Larissa Puro/USC Institute for Global Health

On Wednesday, Alabama Governor Kay Ivey signed into law the most restrictive anti-abortion legislation in the country. The bill not only bans abortion at nearly every stage of pregnancy, it also criminalizes the procedure for doctors who perform abortions. Although women who receive an abortion will not be prosecuted, the new law targets doctors who could face up to 99 years in prison for performing an abortion. The bill includes protections when a mother’s life is endangered, but it does not include exceptions for rape or incest.

While the courts have continued to reaffirm a woman’s constitutional right to an abortion since the decision in Roe v. Wade, the Alabama law is most recent attempt to challenge the 1973 precedent. Since the beginning of 2019, nearly 300 restrictive abortion laws have been introduced in state legislatures across the country. Earlier this month, Georgia governor Brian Kemp signed into law a fetal heartbeat bill that prohibits abortion after a doctor can detect a fetal heartbeat. Georgia joined Kentucky, Mississippi, and Ohio whose fetal heartbeat laws went into effect earlier this year. Reproductive rights advocates and doctors argue that these laws effectively ban abortions before most women even know they are pregnant. Although the law will not go into effect until 2020, opponents and supporters of Georgia’s law expect the ban to face immediate legal challenges.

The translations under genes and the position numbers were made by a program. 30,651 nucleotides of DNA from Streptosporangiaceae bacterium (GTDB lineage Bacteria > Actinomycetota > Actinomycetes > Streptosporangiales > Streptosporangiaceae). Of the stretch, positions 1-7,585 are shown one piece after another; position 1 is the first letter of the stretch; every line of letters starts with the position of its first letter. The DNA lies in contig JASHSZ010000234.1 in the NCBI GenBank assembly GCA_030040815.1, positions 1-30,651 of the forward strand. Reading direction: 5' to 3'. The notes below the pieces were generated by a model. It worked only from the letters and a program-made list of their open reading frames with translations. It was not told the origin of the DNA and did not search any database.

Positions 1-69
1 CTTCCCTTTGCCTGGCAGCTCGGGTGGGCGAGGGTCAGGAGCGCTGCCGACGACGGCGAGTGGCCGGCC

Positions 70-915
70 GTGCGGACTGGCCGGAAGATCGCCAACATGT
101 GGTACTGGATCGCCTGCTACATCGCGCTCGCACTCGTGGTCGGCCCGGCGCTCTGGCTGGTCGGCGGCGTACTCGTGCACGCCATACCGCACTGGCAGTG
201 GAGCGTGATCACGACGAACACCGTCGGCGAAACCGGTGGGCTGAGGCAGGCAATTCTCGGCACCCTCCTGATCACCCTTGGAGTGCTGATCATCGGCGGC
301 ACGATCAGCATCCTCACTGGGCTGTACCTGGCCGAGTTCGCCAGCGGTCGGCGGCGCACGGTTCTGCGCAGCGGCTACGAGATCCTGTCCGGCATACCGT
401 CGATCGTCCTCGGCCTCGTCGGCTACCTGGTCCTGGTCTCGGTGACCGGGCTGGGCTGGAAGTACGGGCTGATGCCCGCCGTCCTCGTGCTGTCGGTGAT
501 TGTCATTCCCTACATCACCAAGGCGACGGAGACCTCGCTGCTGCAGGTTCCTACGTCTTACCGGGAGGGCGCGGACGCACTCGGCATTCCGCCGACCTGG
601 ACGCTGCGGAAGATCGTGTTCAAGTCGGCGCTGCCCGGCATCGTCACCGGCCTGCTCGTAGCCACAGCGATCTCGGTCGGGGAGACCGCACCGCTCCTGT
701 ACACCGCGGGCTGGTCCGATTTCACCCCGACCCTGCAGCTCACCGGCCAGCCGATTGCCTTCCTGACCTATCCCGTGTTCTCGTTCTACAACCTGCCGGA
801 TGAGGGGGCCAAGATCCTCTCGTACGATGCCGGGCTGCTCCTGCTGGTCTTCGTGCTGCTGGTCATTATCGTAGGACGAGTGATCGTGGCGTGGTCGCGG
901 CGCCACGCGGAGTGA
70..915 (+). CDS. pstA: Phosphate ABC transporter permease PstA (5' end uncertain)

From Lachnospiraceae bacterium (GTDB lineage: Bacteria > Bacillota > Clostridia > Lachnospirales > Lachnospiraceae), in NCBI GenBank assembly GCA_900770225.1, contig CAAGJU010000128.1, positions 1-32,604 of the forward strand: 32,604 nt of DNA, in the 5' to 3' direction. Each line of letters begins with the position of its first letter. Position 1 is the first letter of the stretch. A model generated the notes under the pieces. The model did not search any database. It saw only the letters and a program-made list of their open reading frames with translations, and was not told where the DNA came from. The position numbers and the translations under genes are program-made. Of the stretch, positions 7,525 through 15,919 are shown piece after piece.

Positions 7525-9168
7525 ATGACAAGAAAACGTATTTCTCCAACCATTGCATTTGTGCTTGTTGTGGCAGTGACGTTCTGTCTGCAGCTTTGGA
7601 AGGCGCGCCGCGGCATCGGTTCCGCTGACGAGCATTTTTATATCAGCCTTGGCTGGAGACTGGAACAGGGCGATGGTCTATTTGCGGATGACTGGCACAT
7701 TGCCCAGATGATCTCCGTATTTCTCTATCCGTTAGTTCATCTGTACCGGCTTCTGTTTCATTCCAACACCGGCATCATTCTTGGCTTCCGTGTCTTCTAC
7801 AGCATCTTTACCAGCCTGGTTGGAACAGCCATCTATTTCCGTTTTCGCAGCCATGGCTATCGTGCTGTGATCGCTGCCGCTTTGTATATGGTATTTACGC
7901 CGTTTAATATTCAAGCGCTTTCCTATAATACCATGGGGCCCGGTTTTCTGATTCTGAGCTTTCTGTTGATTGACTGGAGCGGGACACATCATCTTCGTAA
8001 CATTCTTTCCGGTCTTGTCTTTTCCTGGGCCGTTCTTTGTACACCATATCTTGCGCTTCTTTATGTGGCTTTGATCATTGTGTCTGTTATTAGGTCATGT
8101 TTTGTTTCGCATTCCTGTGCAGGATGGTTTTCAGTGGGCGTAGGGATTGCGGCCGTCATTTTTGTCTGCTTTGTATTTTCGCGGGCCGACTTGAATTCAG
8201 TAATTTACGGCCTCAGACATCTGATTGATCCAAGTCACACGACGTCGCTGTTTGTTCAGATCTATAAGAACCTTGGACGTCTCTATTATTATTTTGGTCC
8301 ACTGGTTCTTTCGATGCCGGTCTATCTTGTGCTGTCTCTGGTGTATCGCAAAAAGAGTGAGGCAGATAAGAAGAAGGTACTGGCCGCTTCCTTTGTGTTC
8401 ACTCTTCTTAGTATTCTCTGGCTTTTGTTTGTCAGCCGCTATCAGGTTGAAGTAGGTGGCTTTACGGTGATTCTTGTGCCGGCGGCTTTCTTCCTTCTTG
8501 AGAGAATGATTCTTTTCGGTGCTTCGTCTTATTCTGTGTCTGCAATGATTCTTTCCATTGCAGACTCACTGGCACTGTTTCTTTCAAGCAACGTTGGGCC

Despite such restrictive measures, state legislatures across the country have been introducing and enacting protective measures to guarantee the right to access an abortion. In Vermont legislators are moving to amend their state constitution to guarantee individuals’ right to reproductive autonomy.


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